Voyager 2 may go on to a rendezvous with Neptune, the eighth planet, in late 1989. If it is successful, it will provide the only measurements to date on Neptune’s magnetic field. Using the Table I value for Neptune’s mass and k = 0.25 gives an estimate of Neptune’s magnetic moment at creation:
|Mc = 2.42 x 1025 J/T (theory).||(31)|
The maximum value (for k = 1.0) would be 9.68 x 1025 J/T. Neptune is supposed to have a core and icy mantle similar to those of Uranus.49 If that model is correct,we would expect Neptune to have a similar present magnetic moment, of the order of 1024 J/T.
If Neptune does have a field, it would make some difficulties for the dynamo theorists, because its core is supposed to be solid. A solid conductive core is no hindrance to the creationist theory, but it is to the dynamo theory.
Voyager 2 is not scheduled to visit Pluto, the ninth planet. We do not even know its mass very well. From the Table I value and k = 0.25, we estimate its magnetic moment at creation as:
|Mc = (2.55 + 2.37) x 1024 J/T (theory).||(32)|
Pluto’s density indicates that it is mostly ice, which has a low conductivity. If that is so, we would not expect Pluto to have any appreciable magnetic moment at present.
In summary, the magnetism of the outer planets falls within the bounds of our creationist theory. Jupiter’s huge field is close to, but under, the limit set by using k = 1.0 in the theory. Saturn’s field is more typical. The theory indicates that both planets have similar core conductivities, which is consistent with their similar structure. The upcoming Voyager 2 visits to Uranus and Neptune offer a chance to further test the creationist and evolutionist theories. If either of the two planets has a field stronger than the k = 1.0 limit, it would be evidence against the creationist theory. On the other hand, if either planet lacks a conductive fluid interior and yet has a sizable field, it would weigh heavily against the dynamo theory.
Table 11 and Figure 9 summarize the magnetic field data. The magnetic dipole moments cover a very wide range, from 1015 J/T to 1030 J/T. All the data fall within the bounds of the theory I am presenting. No solar system body yet measured has a magnetic moment greater than the k = 1.0 limit. Yet all of the bodies show evidence of having once had a magnetic moment a sizable fraction of that limit.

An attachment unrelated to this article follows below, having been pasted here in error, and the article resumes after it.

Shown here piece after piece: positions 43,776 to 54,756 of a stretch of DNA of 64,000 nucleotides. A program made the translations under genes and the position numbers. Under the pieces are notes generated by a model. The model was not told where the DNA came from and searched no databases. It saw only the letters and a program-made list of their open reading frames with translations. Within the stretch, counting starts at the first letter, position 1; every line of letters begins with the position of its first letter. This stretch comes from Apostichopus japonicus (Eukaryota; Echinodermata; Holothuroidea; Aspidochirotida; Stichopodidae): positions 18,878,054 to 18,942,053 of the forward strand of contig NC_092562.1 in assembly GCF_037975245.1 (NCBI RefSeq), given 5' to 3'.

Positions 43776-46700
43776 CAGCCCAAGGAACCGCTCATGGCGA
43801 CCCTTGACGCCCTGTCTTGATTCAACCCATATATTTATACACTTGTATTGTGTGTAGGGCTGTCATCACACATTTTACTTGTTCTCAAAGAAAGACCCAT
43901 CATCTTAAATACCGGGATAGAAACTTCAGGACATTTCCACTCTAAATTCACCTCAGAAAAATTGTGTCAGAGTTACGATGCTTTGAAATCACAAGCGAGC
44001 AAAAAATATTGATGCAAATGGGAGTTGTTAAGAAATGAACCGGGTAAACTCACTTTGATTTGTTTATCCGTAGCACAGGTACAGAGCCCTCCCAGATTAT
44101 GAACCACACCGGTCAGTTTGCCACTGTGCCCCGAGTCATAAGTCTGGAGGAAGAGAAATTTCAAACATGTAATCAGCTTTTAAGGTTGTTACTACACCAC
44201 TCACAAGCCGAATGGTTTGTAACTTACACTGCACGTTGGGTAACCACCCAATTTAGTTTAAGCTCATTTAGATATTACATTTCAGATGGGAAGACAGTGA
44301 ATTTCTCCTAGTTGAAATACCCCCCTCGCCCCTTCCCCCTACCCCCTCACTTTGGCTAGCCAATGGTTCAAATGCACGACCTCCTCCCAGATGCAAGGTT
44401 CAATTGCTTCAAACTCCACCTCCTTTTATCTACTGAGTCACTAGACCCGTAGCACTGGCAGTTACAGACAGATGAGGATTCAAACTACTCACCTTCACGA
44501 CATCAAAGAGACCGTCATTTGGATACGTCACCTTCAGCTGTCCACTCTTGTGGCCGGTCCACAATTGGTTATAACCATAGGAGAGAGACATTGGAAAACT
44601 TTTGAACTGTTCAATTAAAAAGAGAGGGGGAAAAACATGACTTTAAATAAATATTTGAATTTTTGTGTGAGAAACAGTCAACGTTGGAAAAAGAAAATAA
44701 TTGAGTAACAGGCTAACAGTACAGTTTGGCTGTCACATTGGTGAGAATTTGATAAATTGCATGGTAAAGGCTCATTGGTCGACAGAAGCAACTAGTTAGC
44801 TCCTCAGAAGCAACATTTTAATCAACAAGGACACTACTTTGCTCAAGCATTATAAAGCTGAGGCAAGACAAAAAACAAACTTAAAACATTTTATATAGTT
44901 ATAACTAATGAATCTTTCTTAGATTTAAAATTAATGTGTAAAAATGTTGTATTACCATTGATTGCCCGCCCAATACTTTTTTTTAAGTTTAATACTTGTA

Evolutionists often say that creationist theories are not “real science” because, they claim, such theories make no predictions which can be tested. But in this theory we have a counterexample to their claim. Here are some specific predictions of the theory which could be tested by future data from space missions:
1. Older igneous rocks from Mercury or Mars should have natural remanent magnetization, as the Moon’s rocks do.
2. Mercury’s decay rate is so rapid that some future probe could detect it fairly soon. In 1990 the planet’s magnetic moment should be 1.8 percent smaller than its 1975 value.
3. The upcoming Voyager 2 encounters with Uranus and Neptune should show planetary magnetic moments less than the k = 1.0 limit: 8.2 x 1025 J/T for Uranus and 9.7 x 1025 J/T for Neptune.
Solar System Magnetic Data
|No.||Body||Magnetic Moment at Creation (J/T)||Present Magnetic Moment (J/T)||Decay Time (years)||Core Radius (km)||Core Conductivity (mho/meter)|
|1.||Sun||4.7 x 1029||3.5 x 1029||19,000|
|2.||Mercury||7.5 x 1022||4.8 x 1019||810||1800||60,000|
|3.||Venus||1.2 x 1024||<1.0 x 1019||<510||2700||<17,000|
|4.||Earth||1.4 x 1024||7.9 x 1022||2075||3480||42,000|
|5.||Moon||1.7 x 1022||<1.3 x 1015||<360||350||<30,000|
|6.||Mars||1.5 x 1023||< 2.1 x 1018||<540||1750||<43,000|
|7.||Jupiter||1.8 x 1027||1.6 x 1027||>41,000||56,000||>3,000|
|8.||Saturn||1.3 x 1026||4.3 x 1025||5,300||35,000||>1,100|
|9.||Uranus||2.1 x 1025|
|10.||Neptune||2.4 x 1025|
|11.||Pluto||2.6 x 1024|
Magnetic moments at creation are from this theory with k = 0.25, except for the case of Jupiter, where k = 1.0. Present magnetic moments are measured values. D2cay times are deduced front created and present moments. Core radii of the Earth and Moon are measured; all others are estimates from current planetary models. Core electrical conductivities are deduced from other items. The deduced decay time for the Earth agrees well with the observed decay time of 2049+79 years.
There are several important points I want to emphasize:
Magnetic reversals are not conclusive proof of a self generating dynamo. In section 6 we saw that though the Sun’s energies reverse its field periodically, the present field is no stronger than the created field. Applying this to the Earth’s field means that evidence for possible reversals in the past does not contradict the creation-decay theory. The Earth’s field could, for example, have decayed steadily from creation to the Flood, reversed rapidly many times during the upheavals of the Flood, and afterwards resumed its steady decay.